Collegium Pharma Reaches Opioid Agreement With US Government

Specialty pharmaceutical company College Pharma achieved a $ 2.75 million agreement with the US government to resolve 27 pending lawsuits related to the opioid crisis and the company’s sale of Xtampza.

The Massachusetts-based company said the deal would result in a “biased dismissal” of all pending lawsuits against them. In addition, the settlement releases Collegium from liability in connection with the legal disputes. The company determined that its settlement agreement did not include an admission of liability or wrongdoing by Collegium Pharmaceutical.

“We are excited to be able to resolve these cases and move forward. We remain committed to our mission to be the leader in responsible pain management, “said Shirley Kuhlmann, executive vice president and general counsel of the Collegium, in a statement.

The settlement with the federal government comes weeks after the company reaches an agreement with the Massachusetts state government on opioid-related claims. Collegium agreed to pay the state $ 185,000 and also agreed to cease marketing its opioids by “conducting personal information on prescribers and speaking programs in Massachusetts with health professionals to investigate allegations of unfair and fraudulent practices” .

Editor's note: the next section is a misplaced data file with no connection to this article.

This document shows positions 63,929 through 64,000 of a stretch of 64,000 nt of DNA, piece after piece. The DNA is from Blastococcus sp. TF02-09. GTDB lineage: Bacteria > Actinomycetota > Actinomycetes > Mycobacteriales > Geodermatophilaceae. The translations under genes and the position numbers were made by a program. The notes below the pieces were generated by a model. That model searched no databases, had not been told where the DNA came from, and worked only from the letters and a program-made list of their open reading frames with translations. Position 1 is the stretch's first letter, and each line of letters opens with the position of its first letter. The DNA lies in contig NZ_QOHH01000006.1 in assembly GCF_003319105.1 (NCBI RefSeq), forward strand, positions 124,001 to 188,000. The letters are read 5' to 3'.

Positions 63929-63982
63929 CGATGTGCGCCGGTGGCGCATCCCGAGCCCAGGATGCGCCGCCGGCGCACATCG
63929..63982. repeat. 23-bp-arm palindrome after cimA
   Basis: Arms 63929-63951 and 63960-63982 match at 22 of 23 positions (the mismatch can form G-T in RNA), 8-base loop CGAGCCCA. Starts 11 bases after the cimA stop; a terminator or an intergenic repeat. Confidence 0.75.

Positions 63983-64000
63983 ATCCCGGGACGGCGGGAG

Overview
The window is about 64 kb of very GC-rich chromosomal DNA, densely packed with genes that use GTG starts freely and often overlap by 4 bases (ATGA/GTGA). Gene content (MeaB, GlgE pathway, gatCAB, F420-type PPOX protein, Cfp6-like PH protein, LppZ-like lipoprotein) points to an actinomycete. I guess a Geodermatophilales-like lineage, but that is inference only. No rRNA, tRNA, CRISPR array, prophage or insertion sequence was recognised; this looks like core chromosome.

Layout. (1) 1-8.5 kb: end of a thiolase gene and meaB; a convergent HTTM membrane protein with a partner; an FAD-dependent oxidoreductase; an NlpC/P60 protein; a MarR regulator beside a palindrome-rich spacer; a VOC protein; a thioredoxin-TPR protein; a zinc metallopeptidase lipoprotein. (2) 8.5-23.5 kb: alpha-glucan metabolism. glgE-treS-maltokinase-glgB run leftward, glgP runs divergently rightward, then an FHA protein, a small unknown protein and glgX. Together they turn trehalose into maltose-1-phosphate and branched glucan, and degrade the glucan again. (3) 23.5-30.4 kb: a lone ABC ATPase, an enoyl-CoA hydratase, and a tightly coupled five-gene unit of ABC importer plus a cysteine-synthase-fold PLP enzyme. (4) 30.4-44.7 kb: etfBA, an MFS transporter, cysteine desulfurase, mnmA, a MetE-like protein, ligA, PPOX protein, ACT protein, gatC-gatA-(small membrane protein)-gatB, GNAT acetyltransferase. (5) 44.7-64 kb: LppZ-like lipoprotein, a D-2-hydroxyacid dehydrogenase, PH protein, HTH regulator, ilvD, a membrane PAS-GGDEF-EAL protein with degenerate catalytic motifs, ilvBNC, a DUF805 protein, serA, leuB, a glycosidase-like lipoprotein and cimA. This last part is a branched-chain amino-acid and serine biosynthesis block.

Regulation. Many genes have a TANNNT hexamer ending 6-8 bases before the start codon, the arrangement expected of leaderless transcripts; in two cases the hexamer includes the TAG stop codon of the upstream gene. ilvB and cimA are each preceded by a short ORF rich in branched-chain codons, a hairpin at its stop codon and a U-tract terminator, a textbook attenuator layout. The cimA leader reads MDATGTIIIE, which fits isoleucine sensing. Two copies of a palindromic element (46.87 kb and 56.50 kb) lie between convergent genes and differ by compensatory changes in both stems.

Massachusetts Attorney General Maura Healey said the college’s sales force “misled doctors“About the potential risks of opioid drugs that the company has marketed. In a statement, Healey said those sales reps told doctors the drugs were safe and also a “responsible alternative” to other opioids, even though Collegium’s Xtampza contains the same active ingredient (oxycodone) as other drugs, such as Purdue Pharma’s Oxycontin.

Like many other opioid companies involved in opioid litigation, Collegium has been charged with aggressive marketing practices related to Xtampza. According to an investigation by the Massachusetts Attorney General, the company’s sales reps have arranged more than 5,000 face-to-face meetings with doctors and other health professionals in the Bay State since 2016. During these meetings, the Collegium sales people are believed to have misled these healthcare professionals about the risks and the appropriate use of Xtampza.

In addition, Collegium has also been accused of using sponsored “loudspeaker programs” touting the benefits of Xtampza over other opioid drugs. That program ended in 2018, the attorney general said.

In November, Collegium announced that net product sales of Xtampza ER, Xtampza’s extended-release formulation, reached $ 30 million in the third quarter of 2021. That was a decrease from last year when Xtampza ER grossed $ 32.1 million in the same quarter.

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